In Selvaraj v State of Karnataka, Justice Arun Mishra ruled in favour of the appellant by holding that the high court erred in reversing his acquittal under the Prevention of Corruption Act.

In Kala  v State through Inspector of Police, he acquitted the appellant giving her the benefit of doubt as the chain of circumstances was not complete.


In Wildlife First v Ministry of Forest and Environment, the constitutional validity of the Forest Rights Act, 2006 is under challenge and the case has been pending since 2008.  In 2014, the petitioners – mainly conservationists – filed an interlocutory application, requesting the court to order states to evict illegal forest dwellers.

On February 13, 2019, the bench of Justices Arun Mishra, Navin Sinha and Indira Banerjee, ordered states to evict all individuals who had their claims rejected under the Act by July 24, 2019.  The bench directed the Forest Survey of India to conduct a satellite survey and place on record encroachment positions before and after evictions.   It also directed the chief secretaries of various states to submit affidavits explaining why they had failed to evict individuals, who had had their claims rejected.

Following an outcry by affected tribals and other stakeholders, and the Centre, which intervened on their behalf, the bench of Justices Arun Mishra, Navin Sinha and M.R.Shah, on February 28, 2019 kept its February 13, 2019 order on hold so far as eviction is concerned.

This pending case is likely to be taken up by another bench after Justice Arun Mishra retires.


Savelife Foundation v Union of India was a public interest litigation, and the Centre did not adopt an adversarial stand in the proceedings. As the plea was for the development of a supportive legal framework to protect bystanders and passers-by who render help to victims of road accidents, the court constituted a committee consisting of eight members to submit suggestions.  The Centre prayed that its guidelines notified on May 12, 2015 might be declared to be enforceable by Supreme Court so that it is binding on all the States and union territories until the Centre enacts a law to this effect.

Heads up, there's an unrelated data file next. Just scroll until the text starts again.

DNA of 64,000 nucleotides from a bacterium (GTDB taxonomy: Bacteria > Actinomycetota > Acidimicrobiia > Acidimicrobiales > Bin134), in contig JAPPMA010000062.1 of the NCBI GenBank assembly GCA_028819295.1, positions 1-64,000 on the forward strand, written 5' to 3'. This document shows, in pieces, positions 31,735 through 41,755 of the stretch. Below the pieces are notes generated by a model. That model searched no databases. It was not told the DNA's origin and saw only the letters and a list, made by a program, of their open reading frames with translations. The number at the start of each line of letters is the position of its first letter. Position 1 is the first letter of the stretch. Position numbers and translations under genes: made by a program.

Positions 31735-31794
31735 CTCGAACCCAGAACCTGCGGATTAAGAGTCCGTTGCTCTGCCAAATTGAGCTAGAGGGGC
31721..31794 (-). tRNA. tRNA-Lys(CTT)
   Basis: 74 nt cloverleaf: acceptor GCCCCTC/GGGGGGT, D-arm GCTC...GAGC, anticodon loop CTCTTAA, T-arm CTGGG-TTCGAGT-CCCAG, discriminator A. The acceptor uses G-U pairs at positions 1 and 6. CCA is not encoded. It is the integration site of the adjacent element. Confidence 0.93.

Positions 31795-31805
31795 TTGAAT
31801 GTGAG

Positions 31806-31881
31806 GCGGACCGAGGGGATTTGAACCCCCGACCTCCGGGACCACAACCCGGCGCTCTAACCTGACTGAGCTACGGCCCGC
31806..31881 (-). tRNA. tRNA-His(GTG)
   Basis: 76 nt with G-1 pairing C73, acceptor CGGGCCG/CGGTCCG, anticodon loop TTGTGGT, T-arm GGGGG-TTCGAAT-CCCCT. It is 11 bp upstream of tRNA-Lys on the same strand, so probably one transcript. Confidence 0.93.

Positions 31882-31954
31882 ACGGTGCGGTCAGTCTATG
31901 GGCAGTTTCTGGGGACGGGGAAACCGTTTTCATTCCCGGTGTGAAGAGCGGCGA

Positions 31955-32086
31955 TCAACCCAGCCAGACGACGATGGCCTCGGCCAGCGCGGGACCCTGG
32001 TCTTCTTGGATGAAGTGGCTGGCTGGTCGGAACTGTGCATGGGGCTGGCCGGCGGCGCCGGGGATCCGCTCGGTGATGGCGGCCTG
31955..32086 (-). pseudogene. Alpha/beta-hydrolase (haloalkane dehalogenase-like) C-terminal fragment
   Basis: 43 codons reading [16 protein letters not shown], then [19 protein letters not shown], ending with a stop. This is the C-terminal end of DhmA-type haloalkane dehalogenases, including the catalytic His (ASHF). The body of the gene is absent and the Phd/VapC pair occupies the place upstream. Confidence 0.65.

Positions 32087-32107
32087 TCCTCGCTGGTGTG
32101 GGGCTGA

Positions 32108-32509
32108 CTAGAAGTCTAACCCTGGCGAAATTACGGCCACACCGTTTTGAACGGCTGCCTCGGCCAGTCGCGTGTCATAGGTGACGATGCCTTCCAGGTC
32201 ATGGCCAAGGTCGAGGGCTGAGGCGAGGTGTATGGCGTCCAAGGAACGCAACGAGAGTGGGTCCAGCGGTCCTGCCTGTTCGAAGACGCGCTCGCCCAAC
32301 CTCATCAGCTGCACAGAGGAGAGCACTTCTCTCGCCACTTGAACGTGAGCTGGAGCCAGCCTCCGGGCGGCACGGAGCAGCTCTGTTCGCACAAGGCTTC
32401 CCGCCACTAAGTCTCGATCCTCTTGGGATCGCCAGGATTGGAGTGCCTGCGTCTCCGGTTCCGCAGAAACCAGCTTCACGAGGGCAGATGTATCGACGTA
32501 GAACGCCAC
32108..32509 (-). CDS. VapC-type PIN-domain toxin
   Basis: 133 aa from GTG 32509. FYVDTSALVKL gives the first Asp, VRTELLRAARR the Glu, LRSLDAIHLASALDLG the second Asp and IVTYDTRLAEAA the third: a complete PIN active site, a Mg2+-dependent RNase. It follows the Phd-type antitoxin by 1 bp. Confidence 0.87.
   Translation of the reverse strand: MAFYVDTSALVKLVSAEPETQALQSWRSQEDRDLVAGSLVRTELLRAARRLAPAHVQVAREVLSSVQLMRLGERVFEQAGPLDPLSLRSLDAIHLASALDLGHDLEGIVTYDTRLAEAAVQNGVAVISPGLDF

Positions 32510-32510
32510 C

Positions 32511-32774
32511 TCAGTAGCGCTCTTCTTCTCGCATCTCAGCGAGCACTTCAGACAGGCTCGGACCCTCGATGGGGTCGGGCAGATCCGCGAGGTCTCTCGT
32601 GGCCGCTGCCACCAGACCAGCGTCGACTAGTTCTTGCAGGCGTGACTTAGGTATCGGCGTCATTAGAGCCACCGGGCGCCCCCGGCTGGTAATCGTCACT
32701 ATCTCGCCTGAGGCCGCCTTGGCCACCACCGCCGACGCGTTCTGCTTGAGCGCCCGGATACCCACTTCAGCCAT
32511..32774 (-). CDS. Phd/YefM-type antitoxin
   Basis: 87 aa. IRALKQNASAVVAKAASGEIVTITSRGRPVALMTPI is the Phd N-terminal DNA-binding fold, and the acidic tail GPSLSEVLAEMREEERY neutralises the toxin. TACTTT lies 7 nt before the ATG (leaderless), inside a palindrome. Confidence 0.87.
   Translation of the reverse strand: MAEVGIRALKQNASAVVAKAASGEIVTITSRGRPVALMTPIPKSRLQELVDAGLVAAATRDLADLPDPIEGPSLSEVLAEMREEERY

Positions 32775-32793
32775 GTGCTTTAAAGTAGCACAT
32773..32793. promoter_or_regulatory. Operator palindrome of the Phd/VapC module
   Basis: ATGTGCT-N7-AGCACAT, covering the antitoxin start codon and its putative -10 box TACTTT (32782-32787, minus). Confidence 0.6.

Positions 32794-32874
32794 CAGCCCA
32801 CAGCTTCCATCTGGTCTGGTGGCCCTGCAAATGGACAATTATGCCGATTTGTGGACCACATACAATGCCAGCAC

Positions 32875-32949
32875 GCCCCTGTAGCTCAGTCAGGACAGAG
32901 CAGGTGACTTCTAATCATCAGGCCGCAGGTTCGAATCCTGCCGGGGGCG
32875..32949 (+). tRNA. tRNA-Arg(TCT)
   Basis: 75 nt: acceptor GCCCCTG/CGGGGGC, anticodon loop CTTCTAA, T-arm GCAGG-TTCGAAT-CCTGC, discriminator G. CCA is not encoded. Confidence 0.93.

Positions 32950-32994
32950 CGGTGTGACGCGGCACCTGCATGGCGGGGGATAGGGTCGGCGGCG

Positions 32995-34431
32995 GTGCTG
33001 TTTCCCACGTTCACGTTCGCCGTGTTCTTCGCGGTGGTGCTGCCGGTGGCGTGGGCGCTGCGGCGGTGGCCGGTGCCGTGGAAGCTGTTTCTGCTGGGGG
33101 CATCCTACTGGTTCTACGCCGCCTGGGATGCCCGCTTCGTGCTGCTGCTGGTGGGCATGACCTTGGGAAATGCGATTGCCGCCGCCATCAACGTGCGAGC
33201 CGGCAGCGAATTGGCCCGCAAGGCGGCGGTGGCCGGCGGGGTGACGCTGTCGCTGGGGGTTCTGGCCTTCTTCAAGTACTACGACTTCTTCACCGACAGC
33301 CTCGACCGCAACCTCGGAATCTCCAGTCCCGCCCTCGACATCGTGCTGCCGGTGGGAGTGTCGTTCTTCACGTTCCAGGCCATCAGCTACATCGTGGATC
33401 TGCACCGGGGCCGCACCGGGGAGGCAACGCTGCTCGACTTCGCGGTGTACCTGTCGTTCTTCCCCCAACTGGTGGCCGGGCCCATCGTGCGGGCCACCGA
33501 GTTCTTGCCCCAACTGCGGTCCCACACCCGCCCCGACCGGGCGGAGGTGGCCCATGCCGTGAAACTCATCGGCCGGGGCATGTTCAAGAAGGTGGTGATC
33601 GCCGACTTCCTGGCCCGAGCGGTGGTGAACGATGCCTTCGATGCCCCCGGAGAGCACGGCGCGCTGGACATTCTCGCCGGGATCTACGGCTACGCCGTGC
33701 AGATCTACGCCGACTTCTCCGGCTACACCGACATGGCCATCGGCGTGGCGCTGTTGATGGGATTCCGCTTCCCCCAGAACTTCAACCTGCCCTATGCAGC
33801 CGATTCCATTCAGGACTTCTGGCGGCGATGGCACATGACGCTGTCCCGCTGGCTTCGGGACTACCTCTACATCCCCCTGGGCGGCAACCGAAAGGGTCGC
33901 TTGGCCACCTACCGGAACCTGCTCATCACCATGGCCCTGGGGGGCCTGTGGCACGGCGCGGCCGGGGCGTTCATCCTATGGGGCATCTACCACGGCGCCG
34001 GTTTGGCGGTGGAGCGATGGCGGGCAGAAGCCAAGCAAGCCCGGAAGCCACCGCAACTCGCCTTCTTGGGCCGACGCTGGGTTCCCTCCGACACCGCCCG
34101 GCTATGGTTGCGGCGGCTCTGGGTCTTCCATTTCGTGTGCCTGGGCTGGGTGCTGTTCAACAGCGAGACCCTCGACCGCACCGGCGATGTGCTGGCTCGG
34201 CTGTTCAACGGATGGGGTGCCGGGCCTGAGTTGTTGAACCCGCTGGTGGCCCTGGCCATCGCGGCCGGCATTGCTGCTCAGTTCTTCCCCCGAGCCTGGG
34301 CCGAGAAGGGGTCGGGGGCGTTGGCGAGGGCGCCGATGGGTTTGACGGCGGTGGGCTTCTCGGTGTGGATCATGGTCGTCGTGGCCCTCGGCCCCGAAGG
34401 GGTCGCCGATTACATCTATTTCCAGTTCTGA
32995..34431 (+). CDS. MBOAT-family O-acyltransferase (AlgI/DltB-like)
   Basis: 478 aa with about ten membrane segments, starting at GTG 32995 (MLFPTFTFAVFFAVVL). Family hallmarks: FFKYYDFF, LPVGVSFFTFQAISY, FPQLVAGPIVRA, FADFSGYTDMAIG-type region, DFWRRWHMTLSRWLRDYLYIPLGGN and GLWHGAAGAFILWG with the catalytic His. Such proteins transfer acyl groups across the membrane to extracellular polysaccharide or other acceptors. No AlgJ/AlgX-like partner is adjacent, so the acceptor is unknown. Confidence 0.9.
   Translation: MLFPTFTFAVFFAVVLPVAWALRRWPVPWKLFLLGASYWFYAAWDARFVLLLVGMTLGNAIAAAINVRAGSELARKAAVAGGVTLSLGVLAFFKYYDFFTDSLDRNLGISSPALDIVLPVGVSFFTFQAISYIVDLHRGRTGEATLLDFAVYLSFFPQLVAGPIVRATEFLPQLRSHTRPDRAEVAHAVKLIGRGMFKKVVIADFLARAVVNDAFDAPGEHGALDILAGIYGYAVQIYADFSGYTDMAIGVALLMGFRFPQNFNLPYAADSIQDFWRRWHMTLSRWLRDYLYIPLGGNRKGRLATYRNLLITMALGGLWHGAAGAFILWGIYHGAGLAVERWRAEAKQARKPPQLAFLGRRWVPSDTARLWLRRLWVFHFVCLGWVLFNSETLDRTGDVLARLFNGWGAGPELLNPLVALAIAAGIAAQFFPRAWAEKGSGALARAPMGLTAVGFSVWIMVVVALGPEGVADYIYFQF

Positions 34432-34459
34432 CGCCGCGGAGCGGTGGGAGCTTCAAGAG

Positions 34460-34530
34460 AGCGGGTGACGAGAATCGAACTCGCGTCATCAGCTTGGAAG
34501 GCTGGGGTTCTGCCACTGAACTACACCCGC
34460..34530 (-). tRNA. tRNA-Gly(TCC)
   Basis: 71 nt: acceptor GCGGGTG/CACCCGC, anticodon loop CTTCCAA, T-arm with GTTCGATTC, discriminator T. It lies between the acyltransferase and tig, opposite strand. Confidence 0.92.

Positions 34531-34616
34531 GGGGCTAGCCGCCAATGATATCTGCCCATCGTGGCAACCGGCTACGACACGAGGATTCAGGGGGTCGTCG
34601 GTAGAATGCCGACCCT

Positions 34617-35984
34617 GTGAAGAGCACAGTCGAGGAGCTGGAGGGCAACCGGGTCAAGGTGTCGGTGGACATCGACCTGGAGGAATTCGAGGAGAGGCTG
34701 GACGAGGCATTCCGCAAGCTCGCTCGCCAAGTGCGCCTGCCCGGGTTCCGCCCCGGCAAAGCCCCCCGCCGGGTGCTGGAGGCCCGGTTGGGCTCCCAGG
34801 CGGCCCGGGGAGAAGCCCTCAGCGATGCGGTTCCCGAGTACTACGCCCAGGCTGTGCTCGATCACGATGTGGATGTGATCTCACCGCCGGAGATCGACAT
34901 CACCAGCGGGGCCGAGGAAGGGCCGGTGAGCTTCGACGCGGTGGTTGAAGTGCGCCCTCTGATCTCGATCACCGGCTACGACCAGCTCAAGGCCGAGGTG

In Bikram Chatterji v Union of India, (23.7.2019), the Justice Arun Mishra bench which included Justice Lalit, addressed the question of whether builders and promoters can be permitted to usurp and divert the money of home buyers and whether the latter can have no remedy.

Applying the public trust doctrine, the bench held that it imposes on the state and its functionaries a mandate to take affirmative action for effective management, and the citizens are empowered to question its effectiveness.  The state government, the bench held, is bound to ensure that builders act in accordance with the objective behind the acquisition of land and the conditions on which allotment had been made.  The public authorities, the bench held, are duty-bound to observe that the leased property is not frittered away along with the money of the home buyers.  The bench appointed the National Buildings Construction Corporation (NBCC) to complete the various unfinished projects of Amrapalli Group of companies, whose registration under Real Estate Regulatory Authority stood cancelled.  The court directed the Centre and the state governments to ensure that housing projects are completed in time-bound manner as contemplated under RERA and home buyers are not defrauded.

3. Apart from the few exceptions above, Justice Arun Mishra mostly ruled in favour of the state when the latter was a respondent.